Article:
The hero outside

A new installation challenges our preconceptions concerning heroism, not least because of its location on the walls of The Guards Chapel, spiritual home of the Household Division of the British Army

A new installation challenges our preconceptions concerning heroism, not least because of its location on the walls of The Guards Chapel, spiritual home of the Household Division of the British Army

With British servicemen losing their lives daily in Afghanistan and yesterday’s Remembrance Day celebrations, the word ‘hero’ has been prominent in press and public debate of late. But what does it mean to be a hero today?

Complete Hero, a projection-based artwork by Martin Firrell, explores the subject through text and moving image. A series of films are projected on two sides of the Chapel, with sound accessible through headphones provided at the site.

Firrell has been Public Artist in Residence with the Household Division throughout 2009. To make the piece he conducted interviews with men and women of the Household Division, and wider Army, with direct experience of active service including Lance Corporal Johnson Beharry VC.

But the idea of heroism is also discussed in its wider sense, with actor Nathan Fillion speaking of male heroes in popular culture, writers Howard Jacobson and Adam Nicolson speaking of the hero in literature, philosopher A C Grayling, evolutionary geneticist Dr Adam Rutherford, and writer and speaker April Ashley, one of the first people to undergo a sex change operation.

“I wanted to make a piece of work that looked at all kinds of heroism, not just the usual derring-do of white square jawed men,” says Firrell. “But I thought it would be interesting to start with a white, square-jawed man and Nathan Fillion (of Joss Whedon’s Firefly and Serenity fame) agreed to come and take part – he flew in from Hollywood and kicked it all off and gave it some life on the internet at www.completehero.com. I called the work Complete Hero because I thought if you looked at different kinds of people in different contexts in different walks of life, you could do a 360 degree circle around the concept and from that the ‘completeness’ of the title would derive.”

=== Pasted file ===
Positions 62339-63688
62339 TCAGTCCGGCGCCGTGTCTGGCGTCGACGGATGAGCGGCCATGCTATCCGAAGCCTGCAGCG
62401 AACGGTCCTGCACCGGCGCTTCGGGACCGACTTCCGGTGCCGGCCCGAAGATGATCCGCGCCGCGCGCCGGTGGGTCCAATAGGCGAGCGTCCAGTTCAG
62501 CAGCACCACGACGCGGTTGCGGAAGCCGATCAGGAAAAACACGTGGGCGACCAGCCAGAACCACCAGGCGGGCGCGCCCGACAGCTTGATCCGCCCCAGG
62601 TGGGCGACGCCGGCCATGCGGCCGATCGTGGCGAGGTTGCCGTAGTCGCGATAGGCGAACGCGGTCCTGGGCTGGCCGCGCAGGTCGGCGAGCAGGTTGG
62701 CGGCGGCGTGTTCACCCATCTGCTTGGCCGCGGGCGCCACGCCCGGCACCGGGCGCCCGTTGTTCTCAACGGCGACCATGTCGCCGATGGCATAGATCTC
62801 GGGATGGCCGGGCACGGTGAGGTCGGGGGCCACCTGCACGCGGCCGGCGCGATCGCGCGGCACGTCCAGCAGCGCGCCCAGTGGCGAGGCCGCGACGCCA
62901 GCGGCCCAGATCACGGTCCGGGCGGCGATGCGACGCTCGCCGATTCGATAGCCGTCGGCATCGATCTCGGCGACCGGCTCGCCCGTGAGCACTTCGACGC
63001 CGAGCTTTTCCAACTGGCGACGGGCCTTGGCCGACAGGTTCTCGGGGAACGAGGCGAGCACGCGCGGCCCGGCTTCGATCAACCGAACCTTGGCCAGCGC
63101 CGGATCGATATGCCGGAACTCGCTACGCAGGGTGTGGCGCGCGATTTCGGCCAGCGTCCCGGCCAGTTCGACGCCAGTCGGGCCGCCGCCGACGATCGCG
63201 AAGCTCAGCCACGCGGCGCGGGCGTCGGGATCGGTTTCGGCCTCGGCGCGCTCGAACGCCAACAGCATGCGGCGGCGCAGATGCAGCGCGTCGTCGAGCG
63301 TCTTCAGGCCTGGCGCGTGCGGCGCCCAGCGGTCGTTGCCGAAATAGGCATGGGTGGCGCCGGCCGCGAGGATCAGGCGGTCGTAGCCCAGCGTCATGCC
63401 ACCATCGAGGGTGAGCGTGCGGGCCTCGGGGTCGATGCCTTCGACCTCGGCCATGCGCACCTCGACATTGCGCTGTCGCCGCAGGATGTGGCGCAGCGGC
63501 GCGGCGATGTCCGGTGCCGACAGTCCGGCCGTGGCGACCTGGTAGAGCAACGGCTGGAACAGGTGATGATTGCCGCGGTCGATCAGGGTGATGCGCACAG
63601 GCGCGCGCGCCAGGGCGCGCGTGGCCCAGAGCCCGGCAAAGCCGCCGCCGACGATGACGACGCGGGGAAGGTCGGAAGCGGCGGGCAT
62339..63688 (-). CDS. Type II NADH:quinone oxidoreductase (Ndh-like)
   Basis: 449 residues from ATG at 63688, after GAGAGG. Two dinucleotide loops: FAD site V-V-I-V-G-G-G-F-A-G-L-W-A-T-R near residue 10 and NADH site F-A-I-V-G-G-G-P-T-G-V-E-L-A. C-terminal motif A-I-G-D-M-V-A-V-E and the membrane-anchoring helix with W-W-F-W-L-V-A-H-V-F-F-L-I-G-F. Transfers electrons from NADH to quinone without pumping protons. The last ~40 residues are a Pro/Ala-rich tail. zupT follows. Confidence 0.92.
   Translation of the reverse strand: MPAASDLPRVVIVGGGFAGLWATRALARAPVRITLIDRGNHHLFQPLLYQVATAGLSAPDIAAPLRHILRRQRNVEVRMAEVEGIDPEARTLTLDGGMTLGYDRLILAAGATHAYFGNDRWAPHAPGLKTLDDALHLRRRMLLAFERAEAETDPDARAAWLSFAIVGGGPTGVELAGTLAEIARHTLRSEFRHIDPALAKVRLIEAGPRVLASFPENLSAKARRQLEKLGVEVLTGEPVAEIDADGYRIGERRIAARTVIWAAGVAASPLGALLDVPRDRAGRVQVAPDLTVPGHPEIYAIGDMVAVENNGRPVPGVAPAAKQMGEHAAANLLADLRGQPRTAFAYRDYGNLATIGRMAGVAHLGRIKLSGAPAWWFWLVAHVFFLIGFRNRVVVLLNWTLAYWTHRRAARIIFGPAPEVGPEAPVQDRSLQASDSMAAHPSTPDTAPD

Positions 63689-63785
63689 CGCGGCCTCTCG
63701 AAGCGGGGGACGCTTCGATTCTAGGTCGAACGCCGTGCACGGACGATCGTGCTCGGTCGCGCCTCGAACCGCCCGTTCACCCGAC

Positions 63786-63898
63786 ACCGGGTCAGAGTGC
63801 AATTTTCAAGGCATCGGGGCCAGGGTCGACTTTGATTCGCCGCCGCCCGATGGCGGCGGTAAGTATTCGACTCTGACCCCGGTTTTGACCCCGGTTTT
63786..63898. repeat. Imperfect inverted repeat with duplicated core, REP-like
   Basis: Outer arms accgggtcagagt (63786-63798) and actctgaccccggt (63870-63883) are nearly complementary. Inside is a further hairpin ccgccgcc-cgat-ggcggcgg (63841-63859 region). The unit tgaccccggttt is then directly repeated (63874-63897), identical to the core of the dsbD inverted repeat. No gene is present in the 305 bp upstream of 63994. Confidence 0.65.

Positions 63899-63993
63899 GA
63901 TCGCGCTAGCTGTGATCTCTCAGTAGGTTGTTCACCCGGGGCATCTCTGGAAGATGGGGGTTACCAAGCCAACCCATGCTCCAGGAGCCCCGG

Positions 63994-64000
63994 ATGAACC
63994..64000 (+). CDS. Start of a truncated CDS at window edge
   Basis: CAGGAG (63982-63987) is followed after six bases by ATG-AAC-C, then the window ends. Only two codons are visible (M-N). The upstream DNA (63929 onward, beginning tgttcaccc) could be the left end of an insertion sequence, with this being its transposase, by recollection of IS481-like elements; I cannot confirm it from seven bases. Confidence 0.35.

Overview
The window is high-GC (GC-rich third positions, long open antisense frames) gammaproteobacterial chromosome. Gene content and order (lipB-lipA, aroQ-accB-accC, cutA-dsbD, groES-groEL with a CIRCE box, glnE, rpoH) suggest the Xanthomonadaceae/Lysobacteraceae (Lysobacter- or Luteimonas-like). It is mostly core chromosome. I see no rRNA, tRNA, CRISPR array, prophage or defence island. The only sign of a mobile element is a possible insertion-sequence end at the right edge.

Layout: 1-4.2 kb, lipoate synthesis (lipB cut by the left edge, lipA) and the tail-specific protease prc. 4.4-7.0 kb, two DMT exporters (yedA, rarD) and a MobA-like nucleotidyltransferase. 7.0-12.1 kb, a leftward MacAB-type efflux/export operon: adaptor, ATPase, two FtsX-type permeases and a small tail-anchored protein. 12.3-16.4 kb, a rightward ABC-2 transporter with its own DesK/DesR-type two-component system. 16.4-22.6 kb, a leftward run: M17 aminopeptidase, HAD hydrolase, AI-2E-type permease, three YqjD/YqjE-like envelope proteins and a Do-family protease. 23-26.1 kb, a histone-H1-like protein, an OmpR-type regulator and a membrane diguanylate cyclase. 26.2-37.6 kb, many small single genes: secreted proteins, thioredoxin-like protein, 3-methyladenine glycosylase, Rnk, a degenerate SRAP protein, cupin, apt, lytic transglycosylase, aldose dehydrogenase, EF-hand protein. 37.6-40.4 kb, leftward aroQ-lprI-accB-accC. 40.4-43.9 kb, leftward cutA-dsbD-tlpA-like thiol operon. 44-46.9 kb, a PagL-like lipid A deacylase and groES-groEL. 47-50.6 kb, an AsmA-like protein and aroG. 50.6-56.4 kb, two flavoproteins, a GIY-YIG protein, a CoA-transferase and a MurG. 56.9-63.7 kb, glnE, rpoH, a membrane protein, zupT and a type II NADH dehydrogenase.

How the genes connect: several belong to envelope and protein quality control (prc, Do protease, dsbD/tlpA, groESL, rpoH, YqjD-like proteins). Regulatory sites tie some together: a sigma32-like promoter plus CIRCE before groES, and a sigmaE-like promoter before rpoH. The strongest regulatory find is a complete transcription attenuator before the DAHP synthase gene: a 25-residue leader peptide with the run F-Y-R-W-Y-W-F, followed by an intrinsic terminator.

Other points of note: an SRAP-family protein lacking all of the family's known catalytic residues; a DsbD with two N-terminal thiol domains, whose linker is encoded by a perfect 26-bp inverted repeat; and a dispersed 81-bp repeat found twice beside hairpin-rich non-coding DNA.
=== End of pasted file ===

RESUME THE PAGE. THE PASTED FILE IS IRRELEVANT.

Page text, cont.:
Of working with the Army, Firrell notes that they are “the only commissioners who have not censored me at all – Tate Britain, the National Gallery, St Paul’s, Royal Opera all asked me to remove something, but the Army took it all – and they did it with the full understanding and knowledge of what it meant to take it all.”

Firrell also invited members of the public to contribute their own views and ideas via the project blog at completehero.com to help inform the final form of the projected work.

Complete Hero is at The Guards Chapel, Birdcage Walk, Wellington Barracks, London SW1, from 5pm to 9pm, tonight and tomorrow night (November 10) only

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